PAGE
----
Wednesday, 7 August 2013

Tonight's the last, so say goodbye...

Well, I am just about set to head off on my great adventure for the next week. I don’t think I will be able to post something every day while I’m away, so I’m putting halt on my self-imposed challenge until I return.

Shut up. I made up the rules. I can change them if I want.

I won’t, however, be leaving you high and dry. Back by popular demand…The next 800ish words of HEAT. I hope you enjoy them…We are rapidly approaching the point in which I am going to cruelly cut you off and instruct you to wait for the book release.

Which means you will probably never know how it ends.

Oops. Didn’t really think this through, did I?

TITLE LYRICS: 'A Modern Myth' by Thirty Seconds To Mars
Well...At least I went two whole posts without using their lyrics.
I'm an ObsEchelon: Thirty Seconds To Rehab.

If you need to get caught up, you can do it HERE. 

DREAMS (continued)
There was a soft knock on my door. My eyes flew opened and I inhaled sharply, my heart pounding against my ribs. It was a dream, just a dream. I felt so happy that I could explode and I leapt out of bed, ready to tell my mom about my horrible nightmare, ready to laugh about how silly I was for dreaming about such things. I yanked open my bedroom door, giddy with relief.

“Mom, I—”

Maria stood on the other side with a tray of pancakes and a glass of orange juice. Her smile faltered.

“Good morning Aurora,” she said pleasantly, quickly regaining her composure. “I thought you might like some pancakes for breakfast. A good breakfast is the best way to set yourself up for the day, and you do have such a big day ahead of you.”

I felt like I’d been hit by a wave of cold water and I gripped the door handle, using it to support my weight.

“Thanks,” I whispered. My mouth felt like it was filled with cotton wool. She looked expectantly past me into my room and I moved aside, allowing her to enter. The floor swayed below me and I closed my eyes, struggling to remain upright.

It wasn’t a dream. It was a memory.

I clutched the pendant around my neck, squeezing it into my palm.

“Aurora?” Maria said carefully from behind me. “What happened to your pillow?”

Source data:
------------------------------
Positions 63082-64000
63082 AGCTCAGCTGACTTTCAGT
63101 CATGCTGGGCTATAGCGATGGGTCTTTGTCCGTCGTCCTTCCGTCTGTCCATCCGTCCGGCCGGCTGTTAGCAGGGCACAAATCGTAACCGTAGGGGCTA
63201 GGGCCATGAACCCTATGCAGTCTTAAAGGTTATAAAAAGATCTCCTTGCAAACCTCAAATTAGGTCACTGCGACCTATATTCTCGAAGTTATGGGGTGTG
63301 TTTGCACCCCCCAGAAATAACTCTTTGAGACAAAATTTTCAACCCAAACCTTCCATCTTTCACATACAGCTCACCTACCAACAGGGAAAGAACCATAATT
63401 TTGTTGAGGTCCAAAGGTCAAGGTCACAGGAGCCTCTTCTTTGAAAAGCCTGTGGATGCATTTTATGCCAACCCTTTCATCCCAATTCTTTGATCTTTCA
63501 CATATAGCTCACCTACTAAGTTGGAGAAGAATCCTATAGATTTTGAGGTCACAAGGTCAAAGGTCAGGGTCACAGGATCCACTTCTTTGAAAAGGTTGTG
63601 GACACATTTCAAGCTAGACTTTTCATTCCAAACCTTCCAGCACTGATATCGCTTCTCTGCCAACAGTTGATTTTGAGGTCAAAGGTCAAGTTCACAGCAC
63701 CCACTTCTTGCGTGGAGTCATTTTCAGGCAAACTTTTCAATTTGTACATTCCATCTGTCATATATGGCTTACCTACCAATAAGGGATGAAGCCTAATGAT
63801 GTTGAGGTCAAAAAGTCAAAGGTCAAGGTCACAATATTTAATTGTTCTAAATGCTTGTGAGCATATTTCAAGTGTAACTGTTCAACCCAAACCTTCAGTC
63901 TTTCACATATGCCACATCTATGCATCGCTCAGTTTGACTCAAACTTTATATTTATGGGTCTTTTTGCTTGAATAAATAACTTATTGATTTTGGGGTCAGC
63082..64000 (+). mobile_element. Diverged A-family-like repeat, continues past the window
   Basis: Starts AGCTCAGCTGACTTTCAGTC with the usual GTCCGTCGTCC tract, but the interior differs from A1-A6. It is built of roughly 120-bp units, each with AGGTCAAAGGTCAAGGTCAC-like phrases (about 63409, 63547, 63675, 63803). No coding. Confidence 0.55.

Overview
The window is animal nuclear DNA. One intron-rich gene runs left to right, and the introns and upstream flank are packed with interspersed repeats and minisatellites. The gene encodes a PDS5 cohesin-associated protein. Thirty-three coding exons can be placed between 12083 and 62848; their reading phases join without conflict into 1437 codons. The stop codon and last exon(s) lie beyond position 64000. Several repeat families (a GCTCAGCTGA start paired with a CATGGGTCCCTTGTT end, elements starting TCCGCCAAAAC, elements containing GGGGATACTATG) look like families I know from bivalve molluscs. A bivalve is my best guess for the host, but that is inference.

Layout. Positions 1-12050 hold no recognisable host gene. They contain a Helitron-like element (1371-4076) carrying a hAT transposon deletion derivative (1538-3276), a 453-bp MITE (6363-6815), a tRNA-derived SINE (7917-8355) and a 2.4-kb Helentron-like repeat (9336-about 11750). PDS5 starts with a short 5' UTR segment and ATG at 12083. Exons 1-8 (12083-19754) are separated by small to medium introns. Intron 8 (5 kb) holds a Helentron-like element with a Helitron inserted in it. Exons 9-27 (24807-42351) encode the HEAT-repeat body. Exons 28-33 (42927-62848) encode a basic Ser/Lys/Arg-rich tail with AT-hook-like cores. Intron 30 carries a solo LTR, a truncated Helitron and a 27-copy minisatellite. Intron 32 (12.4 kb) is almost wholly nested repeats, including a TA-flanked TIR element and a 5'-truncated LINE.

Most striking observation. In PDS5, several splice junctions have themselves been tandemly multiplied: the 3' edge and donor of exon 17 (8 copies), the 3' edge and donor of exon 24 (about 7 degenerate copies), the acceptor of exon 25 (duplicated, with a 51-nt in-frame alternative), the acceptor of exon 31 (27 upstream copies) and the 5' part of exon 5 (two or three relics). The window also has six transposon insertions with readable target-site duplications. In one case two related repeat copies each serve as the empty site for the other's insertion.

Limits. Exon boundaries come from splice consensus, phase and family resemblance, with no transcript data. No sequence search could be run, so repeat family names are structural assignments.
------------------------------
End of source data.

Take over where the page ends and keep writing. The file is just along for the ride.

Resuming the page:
I forced myself to turn around, still clutching the pendant.

“I…” My mind raced as I tried to come up with an explanation. “…Had a nightmare. I think I tore it in my sleep. I’m sorry, I’ll replace it.” I watched her, trying to decide whether or not she bought my story. She raised her eyebrow suspiciously.

“You did that in your sleep?”

I nodded, scrutinising her features for any indication she realised I was lying. She still looked suspicious, but I decided she most likely thought I tore it up on purpose. There was no way she could know the truth. After a moment she turned away from my intense gaze, and I hoped she had decided not to pursue it.

“Well, don’t worry about it,” she said lightly, picking up a couple of nearby feathers. “I’ll get this cleaned up while you are school. Speaking of which, you’d better have your breakfast and get ready. Arthur will drop you off on his way to work at eight.” She gestured towards the tray of pancakes she’d set down on my bedside table. “You do like pancakes, don’t you?”

I looked at the tray. A glutinous strand of maple syrup was oozing down the side of the stack, forming a golden puddle on the edge of the plate.

“Yes, thank you. You didn’t have to go to so much trouble. Cereal or fruit would have been fine.”

“It’s no trouble at all,” she said, picking up a few more stray feathers. “It’s nice to have someone young to look after. Now you’d best eat them before they go all cold and rubbery.”

She smiled, eyeing me curiously and leaving the room with a handful of feathers. I closed the door behind her, glancing at the time. It was just after seven. I scoffed down the pancakes and had a quick shower, intentionally occupying my mind with thoughts other than the dream.

The memory.

After my shower I deliberated over what I should wear for my first day of school, eventually settling on a pair of jeans and a black top. I opened my blinds, noting the dark clouds gathering over the mountains and throwing on an olive green sweater as well. I grabbed my bag and, with a quick look in the mirror that hung on my wardrobe door, I headed downstairs to meet Arthur.

* * *

“Why do we have to look after her?”

I froze in the hallway, stopped by the conversation in the kitchen. I took a tentative step towards the entrance, straining to hear what was being said.

“Arthur.” Maria’s voice was low. “We’re her only family. She’s all alone in the world.”

Arthur scoffed and I heard a glass being set down on the counter.

“She’s not family. You didn’t even know she existed until that social worker called you a week ago. That doesn’t make her family.”

I heard footsteps and I imagined Maria pacing through the kitchen.

“I feel sorry for her,” she murmured. “Her mother left her without anything. She didn’t even leave a will or anything sort of instructions for what should be done in the event of her death.”

“What about her father? Where the hell is he?”

The pacing stopped.

“No one knows, apparently. There’s no name on the birth certificate. No one even knows who he is.”

“Great,” Arthur muttered. I heard him take a sip from his glass. “So we’re looking after the bastard daughter of a whore.”

There was a scream and the sound of shattering glass.

“Son of a bitch!” Arthur cried. “What the hell kind of cheap glasses are these?!”
I instinctively glanced down at my hands. They were bathed in a warm orange glow.